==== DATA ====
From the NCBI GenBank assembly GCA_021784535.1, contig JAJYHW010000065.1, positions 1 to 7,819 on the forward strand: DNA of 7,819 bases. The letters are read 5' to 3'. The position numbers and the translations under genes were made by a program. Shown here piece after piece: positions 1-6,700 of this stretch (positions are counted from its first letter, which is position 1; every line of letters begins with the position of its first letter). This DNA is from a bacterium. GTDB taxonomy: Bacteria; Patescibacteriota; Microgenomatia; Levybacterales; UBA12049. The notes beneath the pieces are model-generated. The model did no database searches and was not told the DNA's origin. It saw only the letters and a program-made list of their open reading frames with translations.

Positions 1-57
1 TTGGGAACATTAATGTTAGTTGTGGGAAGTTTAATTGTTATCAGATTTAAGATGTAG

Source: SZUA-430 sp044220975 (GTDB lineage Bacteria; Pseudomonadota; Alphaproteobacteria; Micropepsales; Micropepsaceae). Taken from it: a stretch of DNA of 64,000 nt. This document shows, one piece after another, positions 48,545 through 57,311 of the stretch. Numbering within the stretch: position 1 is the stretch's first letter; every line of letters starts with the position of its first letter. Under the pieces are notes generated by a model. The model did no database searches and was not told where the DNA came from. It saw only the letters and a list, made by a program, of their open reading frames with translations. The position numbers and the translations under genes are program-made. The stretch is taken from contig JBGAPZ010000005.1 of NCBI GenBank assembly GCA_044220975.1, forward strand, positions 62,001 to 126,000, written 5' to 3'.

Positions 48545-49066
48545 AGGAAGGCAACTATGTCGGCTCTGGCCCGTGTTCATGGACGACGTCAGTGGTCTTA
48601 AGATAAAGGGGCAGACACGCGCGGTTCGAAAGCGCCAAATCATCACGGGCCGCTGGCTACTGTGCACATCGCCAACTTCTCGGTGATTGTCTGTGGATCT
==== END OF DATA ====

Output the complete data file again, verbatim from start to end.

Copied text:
From the NCBI GenBank assembly GCA_021784535.1, contig JAJYHW010000065.1, positions 1 to 7,819 on the forward strand: DNA of 7,819 bases. The letters are read 5' to 3'. The position numbers and the translations under genes were made by a program. Shown here piece after piece: positions 1-6,700 of this stretch (positions are counted from its first letter, which is position 1; every line of letters begins with the position of its first letter). This DNA is from a bacterium. GTDB taxonomy: Bacteria; Patescibacteriota; Microgenomatia; Levybacterales; UBA12049. The notes beneath the pieces are model-generated. The model did no database searches and was not told the DNA's origin. It saw only the letters and a program-made list of their open reading frames with translations.

Positions 1-57
1 TTGGGAACATTAATGTTAGTTGTGGGAAGTTTAATTGTTATCAGATTTAAGATGTAG

Source: SZUA-430 sp044220975 (GTDB lineage Bacteria; Pseudomonadota; Alphaproteobacteria; Micropepsales; Micropepsaceae). Taken from it: a stretch of DNA of 64,000 nt. This document shows, one piece after another, positions 48,545 through 57,311 of the stretch. Numbering within the stretch: position 1 is the stretch's first letter; every line of letters starts with the position of its first letter. Under the pieces are notes generated by a model. The model did no database searches and was not told where the DNA came from. It saw only the letters and a list, made by a program, of their open reading frames with translations. The position numbers and the translations under genes are program-made. The stretch is taken from contig JBGAPZ010000005.1 of NCBI GenBank assembly GCA_044220975.1, forward strand, positions 62,001 to 126,000, written 5' to 3'.

Positions 48545-49066
48545 AGGAAGGCAACTATGTCGGCTCTGGCCCGTGTTCATGGACGACGTCAGTGGTCTTA
48601 AGATAAAGGGGCAGACACGCGCGGTTCGAAAGCGCCAAATCATCACGGGCCGCTGGCTACTGTGCACATCGCCAACTTCTCGGTGATTGTCTGTGGATCT